Poor Audit Work on Journal Entry Testing
This week we continue our series looking at some lessons that auditors can learn from past Decision Notices (DN) published by the Financial Reporting Council. To read last week’s post click here.
Today we focus on the journal entry testing audit failings in the case of Haysmacintyre LLP and its audit partner David Cox (Hays) and the audit of the consolidated financial statements for ‘Associated British Engineering plc’ (‘ABE’) for the FY 2018. The FRC did not make a finding that the FY2018 financial statements of ABE were misstated.
Hays communicated to ABE’s audit committee that “significant, unusual or unexpected journal postings [had] been investigated and verified”.
- However, in fact Hays’ work on journal entry testing failed to meet the Relevant Requirements of ISA 240 Auditor’s Responsibilities Relating to Fraud;
- ISA 500 Audit Evidence; and
- 230 Audit Documentation.
This arose from journal entry testing that did not comply with the requirements of paragraph 32 of ISA 240, and thereby failed to respond appropriately to the risk, present in all entities, that arises from the fact that management is in a unique position to perpetrate fraud by overriding controls.
The rationale of the Relevant Requirements of ISA 240 is that management has the ability to manipulate accounting records and prepare fraudulent financial statements by overriding controls that otherwise appear to be operating effectively.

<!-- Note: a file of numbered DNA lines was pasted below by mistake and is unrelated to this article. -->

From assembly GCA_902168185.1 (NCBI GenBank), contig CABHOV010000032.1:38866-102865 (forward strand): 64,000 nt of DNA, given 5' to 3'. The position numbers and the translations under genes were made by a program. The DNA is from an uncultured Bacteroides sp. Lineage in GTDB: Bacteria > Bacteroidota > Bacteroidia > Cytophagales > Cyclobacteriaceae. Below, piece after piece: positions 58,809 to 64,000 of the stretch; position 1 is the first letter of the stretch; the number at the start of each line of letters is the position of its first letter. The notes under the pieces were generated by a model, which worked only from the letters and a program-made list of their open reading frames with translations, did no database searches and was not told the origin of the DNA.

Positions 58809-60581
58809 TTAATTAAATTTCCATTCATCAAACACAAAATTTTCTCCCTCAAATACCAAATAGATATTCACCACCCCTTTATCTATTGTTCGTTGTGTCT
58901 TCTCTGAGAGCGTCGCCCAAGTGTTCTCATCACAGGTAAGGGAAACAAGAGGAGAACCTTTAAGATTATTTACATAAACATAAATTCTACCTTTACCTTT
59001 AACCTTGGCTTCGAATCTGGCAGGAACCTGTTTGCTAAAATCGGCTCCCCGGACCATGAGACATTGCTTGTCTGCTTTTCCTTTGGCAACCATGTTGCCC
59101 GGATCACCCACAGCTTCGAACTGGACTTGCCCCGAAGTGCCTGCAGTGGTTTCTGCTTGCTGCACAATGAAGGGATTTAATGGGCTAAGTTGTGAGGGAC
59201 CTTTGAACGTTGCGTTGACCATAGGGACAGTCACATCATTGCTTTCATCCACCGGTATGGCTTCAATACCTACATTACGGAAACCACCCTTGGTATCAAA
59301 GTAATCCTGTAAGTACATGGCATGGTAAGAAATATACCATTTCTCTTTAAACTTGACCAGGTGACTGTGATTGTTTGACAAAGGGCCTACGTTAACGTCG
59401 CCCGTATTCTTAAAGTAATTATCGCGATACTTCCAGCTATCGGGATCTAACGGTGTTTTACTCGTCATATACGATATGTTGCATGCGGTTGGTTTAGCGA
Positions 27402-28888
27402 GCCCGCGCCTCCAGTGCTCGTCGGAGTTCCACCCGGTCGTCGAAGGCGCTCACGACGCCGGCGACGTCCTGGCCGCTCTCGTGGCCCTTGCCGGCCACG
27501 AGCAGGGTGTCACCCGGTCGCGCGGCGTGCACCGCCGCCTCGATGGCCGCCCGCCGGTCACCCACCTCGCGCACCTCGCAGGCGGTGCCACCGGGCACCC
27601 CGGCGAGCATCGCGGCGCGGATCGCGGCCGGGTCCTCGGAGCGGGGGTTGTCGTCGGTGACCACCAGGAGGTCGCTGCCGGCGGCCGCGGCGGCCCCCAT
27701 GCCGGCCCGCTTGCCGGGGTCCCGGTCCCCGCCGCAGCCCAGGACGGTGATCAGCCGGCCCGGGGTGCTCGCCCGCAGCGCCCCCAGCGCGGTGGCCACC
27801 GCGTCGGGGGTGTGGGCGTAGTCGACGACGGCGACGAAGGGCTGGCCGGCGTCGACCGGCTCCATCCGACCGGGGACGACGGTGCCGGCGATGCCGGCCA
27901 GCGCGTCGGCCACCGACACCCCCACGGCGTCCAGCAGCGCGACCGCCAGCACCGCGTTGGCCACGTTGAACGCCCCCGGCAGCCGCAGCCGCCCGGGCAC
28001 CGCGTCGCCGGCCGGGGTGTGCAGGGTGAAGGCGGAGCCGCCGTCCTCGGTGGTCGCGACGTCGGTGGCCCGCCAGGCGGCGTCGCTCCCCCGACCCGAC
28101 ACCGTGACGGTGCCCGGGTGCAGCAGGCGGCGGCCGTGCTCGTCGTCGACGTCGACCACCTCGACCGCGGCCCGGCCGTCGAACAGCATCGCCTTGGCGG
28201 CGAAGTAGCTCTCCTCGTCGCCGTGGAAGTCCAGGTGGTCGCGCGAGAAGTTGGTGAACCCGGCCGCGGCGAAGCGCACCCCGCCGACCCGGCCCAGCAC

The work on journal entries that Hays carried out did not meet the requirements in that:
- it did not constitute testing across all journal entries made in the year for the purpose of complying with ISA 240 paragraph 32 and
- was not designed or executed as testing of that kind;
- the work was confined to entries in discrete parts of the accounts and
- was directed to objectives other than those of ISA 240 paragraph 32, such as testing year-end journals as part of balance-sheet testing.
Hays did not document on the audit file the work done to ensure that significant, unusual or unexpected journal postings had been investigated and verified.
Although the relevant workpaper states that journal entries were “reviewed as part of testing, with no evidence of fraud or bias noted”, the workpaper does not:
- set out the audit procedures performed, either by explaining the procedures or attaching documents to substantiate the outcome of the procedures and
- the conclusion reached as to evidence of fraud or bias.
In this area of audit work, Hays therefore breached the requirement of ISA 240 paragraph 32(a),
- by failing to design and perform audit procedures to test the appropriateness of journal entries recorded in the general ledger and other adjustments made in the preparation of the financial statements and,
- in doing so, to make inquiries about inappropriate or unusual activity relating to the processing of the entries, to select entries made at the end of a reporting period and to consider the need to test them throughout the period.
Hays also breached the requirements of:
- ISA 500 (Audit Evidence), paragraph 6, by failing to design and perform appropriate procedures to obtain sufficient appropriate audit evidence; and
- ISA 230 (Audit Documentation), paragraphs 8 and 9, in respect of preparing audit documentation that:
- shows the results of audit procedures performed and
- the audit evidence obtained and documenting the identifying characteristics of the specific items or matters tested.
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